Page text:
from yesterday's newspaper

"...Federal Attorney-General Christian Porter and his state colleagues have signed off on a harebrained investigation into raising the age of criminal responsibility from 10 to as high as 16.......blah, blah,blah....The basis of all this, apparently, is that people under the age of 16 might not have a full understanding of what is right and wrong and are therefore not capable of committing a crime."



ARE YOU KIDDING ME???
NOT CAPABLE??
 DON'T KNOW RIGHT FROM WRONG??

The columnist who wrote this goes on to say: "This idea should have been ripped up within 10 seconds of it being proposed. Do our governments really want to give a free pass to youths to do whatever they please and not face the consequences? It would be a licence to riot."

I agree. But go ahead and discuss this in comments if you wish.

If anyone would like me to copy the entire article I can do that too.

Comments

  1. What absolute nonsense. Children know from a young age that their actions can hurt people or animals and that it is wrong. They know stealing is wrong. They know breaking things deliberately is wrong. The knowledge may not stop some of them, but they do know.

    ReplyDelete
    Replies
    1. Andrew; with correct parenting even mentally challenged children know right from wrong.
      I really don't know why such a thing has even been considered by the AG, what was he thinking?

      Delete
  2. Young people, i believe, come into a state of accountability (true, deep comprehension of right from wrong, and the ability to choose whether or not to do right) at some point in their teen years. For each it may be a bit different timing depending upon their personality, development, maturity, etc., but it certainly is before 16 for the majority of them.

    Since this has nothing to do with my country, i am speaking in general terms, it is up to each nation to make such decisions and i will stay out of that part of it.

    ReplyDelete
    Replies
    1. messymimi; true deep comprehension does take time, but if the basics are taught from a young age, children do understand very early on the things that are wrong and should never be done.

      Delete
  3. Many children have not developed empathy for others and they do not always understand actions have consequences. In the US they generally treat juvenile offenders less strictly that adult offenders. I agree with this in general, but certainly I do not believe in a free pass.

    ReplyDelete
    Replies
    1. joeh; many children not developing empath for others is a sign of the times I fear. Too many have been mollycoddled and made to feel they are the most important person ever. When "we" were young, I'm sure we didn't think the entire world revolved around us and our wants.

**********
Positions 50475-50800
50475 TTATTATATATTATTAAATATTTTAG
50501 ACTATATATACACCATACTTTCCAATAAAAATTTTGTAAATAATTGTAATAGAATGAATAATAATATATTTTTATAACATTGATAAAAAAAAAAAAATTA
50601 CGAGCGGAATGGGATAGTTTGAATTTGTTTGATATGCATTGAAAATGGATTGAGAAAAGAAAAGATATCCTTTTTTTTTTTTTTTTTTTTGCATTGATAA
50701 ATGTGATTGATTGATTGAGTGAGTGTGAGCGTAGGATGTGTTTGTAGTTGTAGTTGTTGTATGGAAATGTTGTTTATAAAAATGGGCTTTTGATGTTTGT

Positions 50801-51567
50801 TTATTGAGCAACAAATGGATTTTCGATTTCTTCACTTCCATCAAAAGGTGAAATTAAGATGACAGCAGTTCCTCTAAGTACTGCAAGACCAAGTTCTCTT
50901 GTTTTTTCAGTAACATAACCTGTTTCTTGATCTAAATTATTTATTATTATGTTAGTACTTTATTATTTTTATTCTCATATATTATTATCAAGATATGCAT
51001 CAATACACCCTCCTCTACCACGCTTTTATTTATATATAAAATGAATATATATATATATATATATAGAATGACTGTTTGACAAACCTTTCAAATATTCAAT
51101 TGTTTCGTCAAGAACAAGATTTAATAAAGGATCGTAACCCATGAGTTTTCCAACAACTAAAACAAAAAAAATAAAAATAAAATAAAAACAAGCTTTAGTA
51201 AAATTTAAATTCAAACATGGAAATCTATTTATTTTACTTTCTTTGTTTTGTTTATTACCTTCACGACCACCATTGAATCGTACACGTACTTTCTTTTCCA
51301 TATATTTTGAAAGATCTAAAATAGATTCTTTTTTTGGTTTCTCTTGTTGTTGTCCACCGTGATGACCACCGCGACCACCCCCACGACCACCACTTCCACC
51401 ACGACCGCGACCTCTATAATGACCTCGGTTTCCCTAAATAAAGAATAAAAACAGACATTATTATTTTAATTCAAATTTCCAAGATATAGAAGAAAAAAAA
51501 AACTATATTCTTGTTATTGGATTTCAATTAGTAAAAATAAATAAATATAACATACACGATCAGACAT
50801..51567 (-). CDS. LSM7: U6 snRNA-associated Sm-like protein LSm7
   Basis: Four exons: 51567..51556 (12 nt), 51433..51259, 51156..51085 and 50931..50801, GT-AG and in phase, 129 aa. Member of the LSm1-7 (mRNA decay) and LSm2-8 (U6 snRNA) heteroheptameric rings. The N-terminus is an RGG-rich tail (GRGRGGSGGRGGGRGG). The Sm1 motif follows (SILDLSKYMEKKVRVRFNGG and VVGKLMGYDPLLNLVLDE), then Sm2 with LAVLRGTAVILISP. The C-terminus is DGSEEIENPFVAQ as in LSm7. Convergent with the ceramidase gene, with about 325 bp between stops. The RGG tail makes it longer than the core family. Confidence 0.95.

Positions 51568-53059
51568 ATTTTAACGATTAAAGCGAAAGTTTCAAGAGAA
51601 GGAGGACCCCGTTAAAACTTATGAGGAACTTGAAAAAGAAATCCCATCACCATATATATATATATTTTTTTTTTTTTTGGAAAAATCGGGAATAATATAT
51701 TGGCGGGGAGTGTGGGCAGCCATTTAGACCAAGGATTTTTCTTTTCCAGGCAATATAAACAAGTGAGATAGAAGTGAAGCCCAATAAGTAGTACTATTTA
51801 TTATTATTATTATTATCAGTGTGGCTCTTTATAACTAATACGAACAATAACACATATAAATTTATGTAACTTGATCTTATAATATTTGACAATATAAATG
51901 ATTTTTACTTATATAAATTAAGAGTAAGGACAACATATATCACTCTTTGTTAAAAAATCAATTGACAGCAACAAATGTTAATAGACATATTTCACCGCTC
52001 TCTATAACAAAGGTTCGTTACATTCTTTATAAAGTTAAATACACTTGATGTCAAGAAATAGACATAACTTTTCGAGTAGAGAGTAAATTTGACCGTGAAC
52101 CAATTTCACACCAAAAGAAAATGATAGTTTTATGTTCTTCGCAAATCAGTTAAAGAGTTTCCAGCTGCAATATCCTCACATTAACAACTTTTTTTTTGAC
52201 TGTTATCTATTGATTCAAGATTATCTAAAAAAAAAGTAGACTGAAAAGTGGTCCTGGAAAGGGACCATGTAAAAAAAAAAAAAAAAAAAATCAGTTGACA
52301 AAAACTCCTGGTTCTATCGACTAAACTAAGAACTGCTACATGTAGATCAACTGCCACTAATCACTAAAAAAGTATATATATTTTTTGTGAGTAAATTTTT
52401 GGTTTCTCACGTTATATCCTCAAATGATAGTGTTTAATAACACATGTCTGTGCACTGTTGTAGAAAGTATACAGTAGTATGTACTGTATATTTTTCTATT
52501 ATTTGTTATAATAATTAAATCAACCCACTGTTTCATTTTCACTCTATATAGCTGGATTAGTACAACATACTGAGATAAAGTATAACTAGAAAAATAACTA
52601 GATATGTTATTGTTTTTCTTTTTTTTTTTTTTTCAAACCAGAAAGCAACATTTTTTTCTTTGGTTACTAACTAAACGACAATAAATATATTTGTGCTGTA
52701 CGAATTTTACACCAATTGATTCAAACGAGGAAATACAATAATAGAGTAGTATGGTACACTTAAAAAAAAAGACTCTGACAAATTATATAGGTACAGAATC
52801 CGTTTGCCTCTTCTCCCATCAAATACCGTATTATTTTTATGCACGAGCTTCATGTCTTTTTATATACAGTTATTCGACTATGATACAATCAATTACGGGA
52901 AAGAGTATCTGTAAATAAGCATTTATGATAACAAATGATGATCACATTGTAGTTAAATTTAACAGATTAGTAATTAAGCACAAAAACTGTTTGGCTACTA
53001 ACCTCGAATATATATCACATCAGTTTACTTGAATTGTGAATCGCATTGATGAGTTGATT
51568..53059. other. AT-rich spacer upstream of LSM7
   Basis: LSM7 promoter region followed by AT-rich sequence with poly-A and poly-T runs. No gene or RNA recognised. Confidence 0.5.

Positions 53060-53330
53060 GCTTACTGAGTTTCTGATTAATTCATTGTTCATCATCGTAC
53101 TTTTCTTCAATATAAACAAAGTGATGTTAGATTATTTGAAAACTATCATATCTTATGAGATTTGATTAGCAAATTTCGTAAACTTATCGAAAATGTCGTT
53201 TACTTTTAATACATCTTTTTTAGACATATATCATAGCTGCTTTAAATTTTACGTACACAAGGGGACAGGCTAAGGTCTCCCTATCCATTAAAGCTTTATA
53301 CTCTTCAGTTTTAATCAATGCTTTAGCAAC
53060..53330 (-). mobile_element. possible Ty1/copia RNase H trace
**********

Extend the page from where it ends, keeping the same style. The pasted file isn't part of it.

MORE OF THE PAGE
Delete
  4. What's the world coming to!
    Children from an early age know right from wrong by instinct, some need teaching by parents. Children mostly don't 'fear' or realise that 'death' mean never coming back until it happens.
    Each child/teenager is different.

    ReplyDelete
    Replies
    1. Margaret-whiteangel; I agree every child is different, but with good parenting, all children know the basic right and wrong rules quite early on and the learning should continue throughout their school years.

      Delete
  5. They know right from wrong. They just don't think they'll have consequences for it. "I'm just a kid. They can't do anything to me." That seems to be their attitude here. Getting sent to "juvy," for a few months, or at worst staying until they're released at age 18, isn't like facing life in prison.

    I've heard older kids talk about how they need to get something done before they're 18. Fighting, for example. A younger teen might try to get an 18-year-old to fight, knowing that the older kid can go to jail for battery, but he'll just get juvy, if anything.

    Still, each kid and each crime should be dealt with on an individual basis, with consequences in place, depending on the severity of the crime.

    ReplyDelete
  6. Val; yes they do know right from wrong and that should include inciting a fight between him/herself and others or between others with him/herself as a bystander. I also don't agree that 18 is the age for undergoing trial as an adult. That should be determined by the severity of the crime, as many as young as 15 or 16 know very well what they've done. it's a minefield for sure, but we are too soft on criminals even of adult age, especially repeat offenders.

    ReplyDelete
  7. Here children till the age of 18 are not tried as adults for crimes but they are not given a free pass either. There are detention centers for only the young where they are imprisoned and can remain until 18 depending on the sentence.

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    Replies
    1. Arkansas Patti; same here; remans centres for the young ones and adult trials once they turn 18. I think our remand centres (detention) are a bit too lenient with some kids going in and coming out almost as if they were still at home. Our adult sentencing is too lenient also. There are cases where leniency is a good thing, but far too many repeat offenders are walking away with a slap on the wrist. And they know right from wrong, they're just laughing at the law.

      Delete
  8. I uttered a few choice, appropriate words when I heard this on the news and read about it. What a load of B/S!!!!!

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  9. Seems like a step backward to me.

    ReplyDelete

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